£12000 - £24000 per annum: Recruitment Genius: A opportunity has arisen for a ...

Ashdown Group: Practice Accountant - Bournemouth - £38,000

£32000 - £38000 per annum: Ashdown Group: A successful accountancy practice in...

Day In a Page

No postcode? No vote

Floating voters

How living on a houseboat meant I didn't officially 'exist'
Louis Theroux's affable Englishman routine begins to wear thin

By Reason of Insanity

Louis Theroux's affable Englishman routine begins to wear thin
Power dressing is back – but no shoulderpads!

Power dressing is back

But banish all thoughts of Eighties shoulderpads
Spanish stone-age cave paintings 'under threat' after being re-opened to the public

Spanish stone-age cave paintings in Altamira 'under threat'

Caves were re-opened to the public
'I was the bookies’ favourite to be first to leave the Cabinet'

Vince Cable interview

'I was the bookies’ favourite to be first to leave the Cabinet'
Election 2015: How many of the Government's coalition agreement promises have been kept?

Promises, promises

But how many coalition agreement pledges have been kept?
The Gaza fisherman who built his own reef - and was shot dead there by an Israeli gunboat

The death of a Gaza fisherman

He built his own reef, and was fatally shot there by an Israeli gunboat
Saudi Arabia's airstrikes in Yemen are fuelling the Gulf's fire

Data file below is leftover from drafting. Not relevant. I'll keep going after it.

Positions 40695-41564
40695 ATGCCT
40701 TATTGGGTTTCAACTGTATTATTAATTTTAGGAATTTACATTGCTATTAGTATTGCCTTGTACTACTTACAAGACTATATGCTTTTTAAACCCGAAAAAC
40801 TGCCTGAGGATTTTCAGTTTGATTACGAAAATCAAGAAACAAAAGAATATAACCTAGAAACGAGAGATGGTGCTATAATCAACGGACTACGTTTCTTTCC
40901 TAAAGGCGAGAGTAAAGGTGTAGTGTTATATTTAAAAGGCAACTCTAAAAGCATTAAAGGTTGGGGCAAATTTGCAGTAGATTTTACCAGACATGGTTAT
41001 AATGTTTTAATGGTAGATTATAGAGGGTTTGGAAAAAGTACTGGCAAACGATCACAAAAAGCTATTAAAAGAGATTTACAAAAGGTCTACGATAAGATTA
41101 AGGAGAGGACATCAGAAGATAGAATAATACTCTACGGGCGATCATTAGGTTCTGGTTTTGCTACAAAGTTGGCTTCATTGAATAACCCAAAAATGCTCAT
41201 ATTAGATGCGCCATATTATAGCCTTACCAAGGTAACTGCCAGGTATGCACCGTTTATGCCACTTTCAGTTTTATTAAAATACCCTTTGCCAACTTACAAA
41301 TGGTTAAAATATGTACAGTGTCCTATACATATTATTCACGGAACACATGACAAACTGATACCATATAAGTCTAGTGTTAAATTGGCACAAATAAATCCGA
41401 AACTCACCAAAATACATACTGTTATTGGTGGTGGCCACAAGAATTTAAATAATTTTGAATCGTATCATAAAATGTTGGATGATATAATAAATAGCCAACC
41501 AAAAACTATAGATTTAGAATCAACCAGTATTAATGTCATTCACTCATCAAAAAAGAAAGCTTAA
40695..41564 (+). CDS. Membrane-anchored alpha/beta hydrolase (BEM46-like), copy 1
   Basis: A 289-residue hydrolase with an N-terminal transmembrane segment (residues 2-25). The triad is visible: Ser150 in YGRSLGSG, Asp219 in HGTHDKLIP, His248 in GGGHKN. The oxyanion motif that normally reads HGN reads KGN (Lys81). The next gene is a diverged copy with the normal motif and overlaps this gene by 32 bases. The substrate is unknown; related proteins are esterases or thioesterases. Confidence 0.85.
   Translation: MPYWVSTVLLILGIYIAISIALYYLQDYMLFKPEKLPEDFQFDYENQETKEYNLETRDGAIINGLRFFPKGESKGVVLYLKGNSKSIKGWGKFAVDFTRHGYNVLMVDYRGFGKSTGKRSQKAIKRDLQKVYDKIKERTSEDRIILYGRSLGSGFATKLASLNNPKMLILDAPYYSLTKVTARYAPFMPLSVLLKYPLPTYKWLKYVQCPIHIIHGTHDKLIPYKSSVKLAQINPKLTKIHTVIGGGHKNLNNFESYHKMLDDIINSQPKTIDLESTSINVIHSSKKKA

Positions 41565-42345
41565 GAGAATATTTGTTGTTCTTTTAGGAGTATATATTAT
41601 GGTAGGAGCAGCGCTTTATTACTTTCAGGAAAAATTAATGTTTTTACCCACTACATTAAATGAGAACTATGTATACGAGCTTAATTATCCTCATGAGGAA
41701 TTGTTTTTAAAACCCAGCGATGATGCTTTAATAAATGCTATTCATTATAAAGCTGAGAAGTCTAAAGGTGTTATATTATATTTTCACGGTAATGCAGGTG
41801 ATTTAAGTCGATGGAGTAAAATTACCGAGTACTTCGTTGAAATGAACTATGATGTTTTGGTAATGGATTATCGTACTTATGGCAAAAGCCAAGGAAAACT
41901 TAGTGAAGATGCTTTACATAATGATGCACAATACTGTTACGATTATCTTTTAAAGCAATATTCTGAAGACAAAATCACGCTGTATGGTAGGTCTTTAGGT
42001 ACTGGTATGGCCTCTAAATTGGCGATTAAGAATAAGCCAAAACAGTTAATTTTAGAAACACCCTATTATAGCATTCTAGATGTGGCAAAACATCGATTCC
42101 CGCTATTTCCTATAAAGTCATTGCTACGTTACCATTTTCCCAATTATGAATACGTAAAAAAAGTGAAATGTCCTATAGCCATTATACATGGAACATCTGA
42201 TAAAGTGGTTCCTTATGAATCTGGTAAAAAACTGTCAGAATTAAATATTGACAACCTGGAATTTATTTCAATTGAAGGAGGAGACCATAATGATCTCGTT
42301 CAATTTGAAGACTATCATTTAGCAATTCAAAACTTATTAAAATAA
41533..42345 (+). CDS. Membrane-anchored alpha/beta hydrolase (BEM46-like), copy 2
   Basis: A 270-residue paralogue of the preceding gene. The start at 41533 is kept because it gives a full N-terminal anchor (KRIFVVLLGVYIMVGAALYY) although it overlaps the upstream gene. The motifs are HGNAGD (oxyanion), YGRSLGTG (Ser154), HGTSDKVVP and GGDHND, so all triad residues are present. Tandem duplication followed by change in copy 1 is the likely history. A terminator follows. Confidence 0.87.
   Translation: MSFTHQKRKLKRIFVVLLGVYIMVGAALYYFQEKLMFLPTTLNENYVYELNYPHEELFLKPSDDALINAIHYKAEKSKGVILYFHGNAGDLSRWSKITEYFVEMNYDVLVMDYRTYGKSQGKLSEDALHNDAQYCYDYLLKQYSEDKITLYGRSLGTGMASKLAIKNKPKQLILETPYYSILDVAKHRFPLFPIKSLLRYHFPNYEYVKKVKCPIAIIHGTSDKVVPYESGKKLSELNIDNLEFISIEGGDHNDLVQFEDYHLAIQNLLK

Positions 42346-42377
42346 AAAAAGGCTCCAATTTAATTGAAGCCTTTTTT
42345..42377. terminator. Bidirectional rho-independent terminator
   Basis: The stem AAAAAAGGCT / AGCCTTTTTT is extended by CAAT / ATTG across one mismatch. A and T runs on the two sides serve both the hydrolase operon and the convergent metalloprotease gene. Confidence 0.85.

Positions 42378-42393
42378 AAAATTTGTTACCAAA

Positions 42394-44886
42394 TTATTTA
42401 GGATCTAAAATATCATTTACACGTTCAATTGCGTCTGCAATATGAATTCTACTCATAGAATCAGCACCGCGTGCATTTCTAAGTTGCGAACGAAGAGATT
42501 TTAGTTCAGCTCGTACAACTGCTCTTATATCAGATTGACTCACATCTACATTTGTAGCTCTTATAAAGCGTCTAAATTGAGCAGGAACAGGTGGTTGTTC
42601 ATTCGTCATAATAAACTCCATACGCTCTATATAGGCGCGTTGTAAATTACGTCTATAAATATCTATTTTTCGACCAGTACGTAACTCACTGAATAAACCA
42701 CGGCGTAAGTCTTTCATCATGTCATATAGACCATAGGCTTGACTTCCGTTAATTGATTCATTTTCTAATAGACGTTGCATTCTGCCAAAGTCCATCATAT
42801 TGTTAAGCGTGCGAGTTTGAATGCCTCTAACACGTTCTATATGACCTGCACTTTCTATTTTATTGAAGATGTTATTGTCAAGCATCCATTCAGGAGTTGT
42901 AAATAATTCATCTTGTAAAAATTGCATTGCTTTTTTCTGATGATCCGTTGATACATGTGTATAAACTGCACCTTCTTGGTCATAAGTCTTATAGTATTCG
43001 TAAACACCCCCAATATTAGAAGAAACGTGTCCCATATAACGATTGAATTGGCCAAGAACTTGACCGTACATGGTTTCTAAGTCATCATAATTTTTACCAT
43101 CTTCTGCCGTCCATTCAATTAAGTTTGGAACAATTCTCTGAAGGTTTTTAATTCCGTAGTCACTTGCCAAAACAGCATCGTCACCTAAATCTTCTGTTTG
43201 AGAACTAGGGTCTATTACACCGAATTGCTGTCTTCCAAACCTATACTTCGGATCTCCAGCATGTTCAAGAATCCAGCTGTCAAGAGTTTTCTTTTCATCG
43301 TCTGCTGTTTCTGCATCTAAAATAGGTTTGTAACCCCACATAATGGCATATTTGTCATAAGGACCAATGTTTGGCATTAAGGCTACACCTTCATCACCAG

Saudi airstrikes are fuelling the Gulf's fire

Arab intervention in Yemen risks entrenching Sunni-Shia divide and handing a victory to Isis, says Patrick Cockburn
Zayn Malik's departure from One Direction shows the perils of fame in the age of social media

The only direction Zayn could go

We wince at the anguish of One Direction's fans, but Malik's departure shows the perils of fame in the age of social media
Young Magician of the Year 2015: Meet the schoolgirl from Newcastle who has her heart set on being the competition's first female winner

Spells like teen spirit

A 16-year-old from Newcastle has set her heart on being the first female to win Young Magician of the Year. Jonathan Owen meets her
Jonathan Anderson: If fashion is a cycle, this young man knows just how to ride it

If fashion is a cycle, this young man knows just how to ride it

British designer Jonathan Anderson is putting his stamp on venerable house Loewe
Number plates scheme could provide a licence to offend in the land of the free

Licence to offend in the land of the free

Cash-strapped states have hit on a way of making money out of drivers that may be in collision with the First Amendment, says Rupert Cornwell
From farm to fork: Meet the Cornish fishermen, vegetable-growers and butchers causing a stir in London's top restaurants

From farm to fork in Cornwall

One man is bringing together Cornwall's most accomplished growers, fishermen and butchers with London's best chefs to put the finest, freshest produce on the plates of some of the country’s best restaurants
Robert Parker interview: The world's top wine critic on tasting 10,000 bottles a year, absurd drinking notes and New World wannabes

Robert Parker interview

The world's top wine critic on tasting 10,000 bottles a year, absurd drinking notes and New World wannabes
Don't believe the stereotype - or should you?

Don't believe the stereotype - or should you?

We exaggerate regional traits and turn them into jokes - and those on the receiving end are in on it too, says DJ Taylor